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  Manufacturing Insights   |   December, 2008
Warehouse Automation Becomes Essential for Direct Selling Firms
by Thomas R. Cutler
 

Direct selling is a growing industry. Sales in the U.S. have more than doubled in the last decade to more than $30 billion and are now more than $100 billion worldwide reports the Direct Selling Association (DSA.) People from literally all walks of life, of all ages, are successful in direct sales. Many people start part-time, and later leave other careers when direct selling becomes more lucrative.

The DSA clearly proves that people like to shop through direct selling. According to recent surveys, nearly three fourths (74 percent) of Americans have purchased goods or services through direct sales. That is more than the number who have purchased through television shopping and on-line computer services combined. People value the products available through direct selling and nearly half (45 percent) of Americans want to buy from direct sellers.

Direct Selling High Quality Jewelry – How Automation Needed to Accommodate Growth

Founded over 30 years ago, lia sophia is a direct selling company that offers an extensive line of high quality jewelry at affordable prices through a vast network of Advisors (independent sales representatives). In 1986, respected entrepreneur Victor Kiam, known for his success with Remington Shavers, purchased the company. Formerly known as Lady Remington, the company adopted the name lia sophia in 2003.

Due to lia sophia’s exponential growth, management recognized that the manual system in place at the Bensenville, Illinois, distribution center was unable to support its needs. In 2006, the company opened a new 200,000 sq. ft. facility in Roselle, Illinois, and took the opportunity to reconfigure its current distribution environment to prepare for the future.

“Our systems were manual and paper-based,” said Tom Lang, Director of Operations. “Warehouse staff walked to the stock locations, picked the product, and walked the orders to shipping. We realized we need a more automated facility to support our growth projections with increased capacity, and improved efficiency.”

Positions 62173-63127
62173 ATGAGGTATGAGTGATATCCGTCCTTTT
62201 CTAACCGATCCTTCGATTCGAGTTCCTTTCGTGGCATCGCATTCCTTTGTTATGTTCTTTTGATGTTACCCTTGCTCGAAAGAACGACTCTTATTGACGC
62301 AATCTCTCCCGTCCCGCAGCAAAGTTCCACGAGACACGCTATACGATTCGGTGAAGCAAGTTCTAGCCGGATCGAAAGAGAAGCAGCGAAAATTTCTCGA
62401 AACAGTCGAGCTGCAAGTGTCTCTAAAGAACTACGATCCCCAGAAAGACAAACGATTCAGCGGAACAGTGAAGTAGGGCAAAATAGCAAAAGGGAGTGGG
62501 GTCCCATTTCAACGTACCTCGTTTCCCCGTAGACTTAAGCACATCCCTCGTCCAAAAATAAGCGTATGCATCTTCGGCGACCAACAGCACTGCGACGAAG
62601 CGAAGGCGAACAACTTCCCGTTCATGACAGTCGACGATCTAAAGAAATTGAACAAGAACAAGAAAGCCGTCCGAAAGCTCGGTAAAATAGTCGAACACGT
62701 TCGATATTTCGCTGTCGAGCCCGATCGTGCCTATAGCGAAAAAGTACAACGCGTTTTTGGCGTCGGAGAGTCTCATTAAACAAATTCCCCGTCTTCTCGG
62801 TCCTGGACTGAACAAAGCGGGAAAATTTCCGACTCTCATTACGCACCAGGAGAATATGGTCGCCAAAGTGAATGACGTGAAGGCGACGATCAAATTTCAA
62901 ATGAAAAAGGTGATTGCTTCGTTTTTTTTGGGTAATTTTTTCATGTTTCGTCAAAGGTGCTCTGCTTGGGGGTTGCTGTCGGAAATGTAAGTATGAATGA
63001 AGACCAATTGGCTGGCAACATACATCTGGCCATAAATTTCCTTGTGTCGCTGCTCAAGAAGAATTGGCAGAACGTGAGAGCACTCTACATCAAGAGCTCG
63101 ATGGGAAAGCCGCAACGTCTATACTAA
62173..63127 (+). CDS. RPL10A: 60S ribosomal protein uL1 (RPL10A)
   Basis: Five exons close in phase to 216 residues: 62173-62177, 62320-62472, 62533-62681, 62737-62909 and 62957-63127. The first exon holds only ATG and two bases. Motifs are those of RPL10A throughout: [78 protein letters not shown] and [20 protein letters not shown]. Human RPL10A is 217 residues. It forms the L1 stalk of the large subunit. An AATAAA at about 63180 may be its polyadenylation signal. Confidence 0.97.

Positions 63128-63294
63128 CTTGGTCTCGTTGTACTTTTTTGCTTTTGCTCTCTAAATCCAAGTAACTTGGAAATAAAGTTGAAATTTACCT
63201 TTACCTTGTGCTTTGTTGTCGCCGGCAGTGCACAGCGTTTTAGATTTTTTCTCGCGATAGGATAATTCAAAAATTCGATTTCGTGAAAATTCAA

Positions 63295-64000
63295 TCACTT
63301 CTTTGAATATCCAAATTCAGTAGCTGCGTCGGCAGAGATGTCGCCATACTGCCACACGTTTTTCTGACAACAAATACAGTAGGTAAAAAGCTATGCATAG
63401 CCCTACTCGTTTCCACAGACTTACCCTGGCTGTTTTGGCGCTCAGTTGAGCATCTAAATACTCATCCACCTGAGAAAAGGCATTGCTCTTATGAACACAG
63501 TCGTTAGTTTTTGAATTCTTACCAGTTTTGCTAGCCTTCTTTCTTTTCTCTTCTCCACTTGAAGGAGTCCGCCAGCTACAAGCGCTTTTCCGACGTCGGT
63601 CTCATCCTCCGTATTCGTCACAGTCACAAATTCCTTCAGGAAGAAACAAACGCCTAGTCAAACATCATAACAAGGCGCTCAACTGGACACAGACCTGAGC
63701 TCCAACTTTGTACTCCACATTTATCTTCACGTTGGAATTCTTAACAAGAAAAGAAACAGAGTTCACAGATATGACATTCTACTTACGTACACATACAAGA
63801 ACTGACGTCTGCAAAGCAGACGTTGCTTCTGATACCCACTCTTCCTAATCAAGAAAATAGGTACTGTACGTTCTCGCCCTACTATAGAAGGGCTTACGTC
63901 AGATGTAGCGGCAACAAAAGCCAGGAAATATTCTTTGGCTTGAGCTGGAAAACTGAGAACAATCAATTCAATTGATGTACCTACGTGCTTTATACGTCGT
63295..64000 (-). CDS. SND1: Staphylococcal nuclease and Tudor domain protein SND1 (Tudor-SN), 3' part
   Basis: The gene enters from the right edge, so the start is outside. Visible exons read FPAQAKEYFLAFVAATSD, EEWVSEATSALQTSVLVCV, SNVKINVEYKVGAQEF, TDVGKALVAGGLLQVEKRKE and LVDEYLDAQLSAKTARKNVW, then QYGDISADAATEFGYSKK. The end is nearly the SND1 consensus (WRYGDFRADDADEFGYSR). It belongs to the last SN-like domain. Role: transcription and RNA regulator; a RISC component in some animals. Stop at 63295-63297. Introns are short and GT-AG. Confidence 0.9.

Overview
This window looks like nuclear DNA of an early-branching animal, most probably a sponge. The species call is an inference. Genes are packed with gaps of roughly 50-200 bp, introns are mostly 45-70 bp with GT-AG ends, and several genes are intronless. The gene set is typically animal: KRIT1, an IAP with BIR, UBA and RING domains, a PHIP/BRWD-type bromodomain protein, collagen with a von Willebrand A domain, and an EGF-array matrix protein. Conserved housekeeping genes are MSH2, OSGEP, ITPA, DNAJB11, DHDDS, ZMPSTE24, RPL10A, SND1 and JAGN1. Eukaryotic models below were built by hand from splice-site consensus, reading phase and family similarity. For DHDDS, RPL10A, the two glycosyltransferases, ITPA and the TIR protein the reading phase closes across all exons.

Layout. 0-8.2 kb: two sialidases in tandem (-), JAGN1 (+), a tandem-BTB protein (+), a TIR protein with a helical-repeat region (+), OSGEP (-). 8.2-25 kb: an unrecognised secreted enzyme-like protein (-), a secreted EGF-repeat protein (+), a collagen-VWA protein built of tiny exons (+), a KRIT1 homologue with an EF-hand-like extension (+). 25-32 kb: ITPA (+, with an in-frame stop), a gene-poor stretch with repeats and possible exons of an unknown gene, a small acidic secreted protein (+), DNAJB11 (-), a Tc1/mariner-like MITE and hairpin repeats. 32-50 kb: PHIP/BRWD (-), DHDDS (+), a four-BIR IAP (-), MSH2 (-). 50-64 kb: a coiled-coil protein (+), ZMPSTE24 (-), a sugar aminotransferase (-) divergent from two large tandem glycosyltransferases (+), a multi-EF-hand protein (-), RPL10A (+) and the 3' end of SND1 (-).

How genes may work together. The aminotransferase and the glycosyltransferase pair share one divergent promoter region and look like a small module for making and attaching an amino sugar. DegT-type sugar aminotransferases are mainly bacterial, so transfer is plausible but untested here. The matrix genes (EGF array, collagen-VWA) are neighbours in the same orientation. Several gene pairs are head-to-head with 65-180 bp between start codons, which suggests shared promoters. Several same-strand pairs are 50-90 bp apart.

With a goal to improve the material flow and increase the throughput of the material handling system, lia sophia worked with a systems integrator that recommended QC Enterprise™ system as the best fit for functionality and configurability.

Phase I was completed in the late fall of 2006 with the implementation of QC OMS™ (Order Management System) to plan orders for picking using specific cartonization rules that optimized the number of cartons for order fulfillment. Orders are now planned in waves of boxes for the Pick-to-Light (PTL), A-Frame or both. The PTL waves are planned for the slower moving items and to supplement A-Frame picking, where the A-Frame waves are planned for the faster moving items to automate the picking process. A print and apply system was added to the A-Frame’s carton induction to keep pace with the A-Frame. If the A-Frame reports a short pick, the QC OMS automatically schedules and re-picks the shorted item at the PTL. This streamlining of picks has reduced shipping costs because backorders are kept to a minimum.

The implementation of QC Navigator™ has enabled lia sophia to route cartons to their proper pick zones. Communicating with PLC’s and implementing “zone skipping” expedited the picking process that was further automated by implementing communication to Pick-to-Light (PTL) technology.

Phase II of the project was implemented in 2007 because lia sophia was still growing exponentially, and required additional capacity to fulfill their orders. A second A-Frame, with a print and apply for carton induction, was added to provide additional system throughput .To eliminate the pack-out area bottleneck, a second pack out area was added. The new order expedite function allowed the company to isolate individual orders for rapid processing. To complete the expansion, a new stand-alone PTL supply area with a dedicated pack out station was added to handle the supplies order volume.

“We have two A-Frames and a PTL line,” said Lang. “Our fastest moving items are in the first A-Frame, and the second A-Frame is for redundancy and additional capacity. They contain exactly the same products. Because our products are cyclical, there are days when we need to run one A-Frame and others when we need to run both. We try to start and complete orders using the A-Frame because it’s the fastest path.”